I own a 2004 C5 Corvette special edition and want to convert it to an EV. Since my power is free from sunlight, I would like the best performance, similar to the Tesla Roadster albeit my Corvette is heavier and won't be a rocket. I my initial searching, the electric motor closest to the Tesla in performance is the Raser Technologies Symetron P-200 AC induction motor. - Specs .It produces over 400 lbs of torque up to 4600 RPM and then falls off to about 200 at 10K RPM. It will produce 134 HP continuously and 268 HP peak. They also provide the PCU-200 controller. These appear to be the highest performance drive components but its not clear if they are really available. Does anyone know? Does anyone know of a comparable alternative? These have been used in a Formula One and the PHEV Hummer, Schwartnagger has been seen driving. That suggests that prototypes are available and work and Raser Technologies appears to be trying to provide drive trains to the light truck market. Does !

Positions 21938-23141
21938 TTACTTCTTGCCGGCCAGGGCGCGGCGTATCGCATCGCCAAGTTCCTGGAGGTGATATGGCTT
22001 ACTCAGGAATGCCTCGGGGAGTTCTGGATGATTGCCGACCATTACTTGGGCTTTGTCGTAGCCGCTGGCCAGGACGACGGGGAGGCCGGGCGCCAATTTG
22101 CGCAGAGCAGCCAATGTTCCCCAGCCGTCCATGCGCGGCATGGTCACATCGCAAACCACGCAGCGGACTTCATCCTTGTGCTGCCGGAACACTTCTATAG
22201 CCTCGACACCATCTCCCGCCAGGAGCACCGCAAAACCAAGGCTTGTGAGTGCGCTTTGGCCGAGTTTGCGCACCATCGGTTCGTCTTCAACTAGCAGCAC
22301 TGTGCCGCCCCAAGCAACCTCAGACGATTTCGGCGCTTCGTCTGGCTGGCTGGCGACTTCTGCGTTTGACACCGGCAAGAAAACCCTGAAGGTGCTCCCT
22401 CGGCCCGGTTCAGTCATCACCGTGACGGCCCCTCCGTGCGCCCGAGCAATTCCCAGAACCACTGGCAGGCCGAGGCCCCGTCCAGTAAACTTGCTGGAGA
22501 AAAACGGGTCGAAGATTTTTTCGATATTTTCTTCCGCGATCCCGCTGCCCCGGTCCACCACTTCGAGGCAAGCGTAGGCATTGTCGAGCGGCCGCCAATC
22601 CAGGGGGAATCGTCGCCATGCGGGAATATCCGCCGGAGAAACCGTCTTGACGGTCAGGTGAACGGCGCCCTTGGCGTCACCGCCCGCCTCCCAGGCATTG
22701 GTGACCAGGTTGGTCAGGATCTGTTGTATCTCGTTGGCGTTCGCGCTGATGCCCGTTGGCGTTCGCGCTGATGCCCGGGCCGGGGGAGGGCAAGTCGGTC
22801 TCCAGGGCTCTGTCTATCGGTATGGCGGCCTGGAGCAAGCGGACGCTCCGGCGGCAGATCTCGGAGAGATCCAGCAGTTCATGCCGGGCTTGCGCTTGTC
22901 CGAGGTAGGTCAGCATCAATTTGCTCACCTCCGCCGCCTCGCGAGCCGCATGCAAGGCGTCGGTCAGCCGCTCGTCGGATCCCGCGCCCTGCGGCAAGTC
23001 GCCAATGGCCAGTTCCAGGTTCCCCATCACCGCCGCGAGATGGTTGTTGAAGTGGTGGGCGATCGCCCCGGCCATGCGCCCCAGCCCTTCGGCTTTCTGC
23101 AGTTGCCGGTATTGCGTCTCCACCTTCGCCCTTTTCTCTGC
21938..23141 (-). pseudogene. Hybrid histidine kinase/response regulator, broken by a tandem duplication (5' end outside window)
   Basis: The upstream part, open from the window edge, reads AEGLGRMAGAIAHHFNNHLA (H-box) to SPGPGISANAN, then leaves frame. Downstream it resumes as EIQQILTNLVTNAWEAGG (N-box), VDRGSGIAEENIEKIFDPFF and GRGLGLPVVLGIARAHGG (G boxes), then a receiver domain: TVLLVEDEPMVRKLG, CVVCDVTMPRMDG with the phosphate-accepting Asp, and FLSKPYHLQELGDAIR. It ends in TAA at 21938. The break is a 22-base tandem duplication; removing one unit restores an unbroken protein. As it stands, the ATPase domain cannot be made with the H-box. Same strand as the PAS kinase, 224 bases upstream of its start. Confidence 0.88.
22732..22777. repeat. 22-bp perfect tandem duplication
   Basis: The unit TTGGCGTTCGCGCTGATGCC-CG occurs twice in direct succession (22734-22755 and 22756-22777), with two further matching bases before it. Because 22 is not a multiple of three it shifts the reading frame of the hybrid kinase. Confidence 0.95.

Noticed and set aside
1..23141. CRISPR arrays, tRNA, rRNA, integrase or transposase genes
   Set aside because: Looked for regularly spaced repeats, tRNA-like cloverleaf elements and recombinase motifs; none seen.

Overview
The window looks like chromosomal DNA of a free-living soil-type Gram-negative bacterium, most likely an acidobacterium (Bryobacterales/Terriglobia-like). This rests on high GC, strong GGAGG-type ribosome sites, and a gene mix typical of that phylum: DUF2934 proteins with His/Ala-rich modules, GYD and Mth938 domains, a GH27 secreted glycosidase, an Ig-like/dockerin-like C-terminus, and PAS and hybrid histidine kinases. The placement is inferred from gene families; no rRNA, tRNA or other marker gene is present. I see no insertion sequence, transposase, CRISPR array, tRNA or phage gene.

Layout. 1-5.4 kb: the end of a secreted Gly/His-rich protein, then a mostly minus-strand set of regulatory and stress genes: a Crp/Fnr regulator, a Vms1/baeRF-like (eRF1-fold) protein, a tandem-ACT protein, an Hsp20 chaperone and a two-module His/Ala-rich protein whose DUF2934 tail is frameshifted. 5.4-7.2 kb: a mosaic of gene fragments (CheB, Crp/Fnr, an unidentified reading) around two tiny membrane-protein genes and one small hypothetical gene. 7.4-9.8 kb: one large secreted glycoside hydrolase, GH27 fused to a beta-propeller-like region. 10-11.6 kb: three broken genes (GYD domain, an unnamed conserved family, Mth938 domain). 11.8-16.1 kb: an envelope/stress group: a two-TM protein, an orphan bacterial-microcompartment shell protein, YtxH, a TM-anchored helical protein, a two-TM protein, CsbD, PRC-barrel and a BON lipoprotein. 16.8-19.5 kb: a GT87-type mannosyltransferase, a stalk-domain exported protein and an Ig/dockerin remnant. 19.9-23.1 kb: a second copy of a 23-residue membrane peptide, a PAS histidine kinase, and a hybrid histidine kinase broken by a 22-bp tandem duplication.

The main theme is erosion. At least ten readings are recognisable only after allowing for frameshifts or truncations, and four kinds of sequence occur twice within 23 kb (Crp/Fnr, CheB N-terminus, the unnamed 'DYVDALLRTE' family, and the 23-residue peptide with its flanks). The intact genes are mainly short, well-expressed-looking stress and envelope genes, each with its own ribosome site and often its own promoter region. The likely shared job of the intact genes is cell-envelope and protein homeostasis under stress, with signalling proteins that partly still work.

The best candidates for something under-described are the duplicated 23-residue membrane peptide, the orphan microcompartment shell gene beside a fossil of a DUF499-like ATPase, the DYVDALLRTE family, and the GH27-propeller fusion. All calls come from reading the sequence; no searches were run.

anyone know anything about these and if they are available anywhere and at what price?

Can anyone offer any thoughts on the most recent battery choices and prices.  Kokam, Valence etc..  
Kokam application - http://www.proev.com/P1Batt.htm 
Valence -  http://www.valence.com/products/battery_modules

Does anyone have any general advice or pointers/links similar to the Metric Mind "High End No Compromise EV conversion example" It seems a few years old.

thanks for any thoughts!

Tom


FYI

Here are a few things I have come across in my research that are interesting: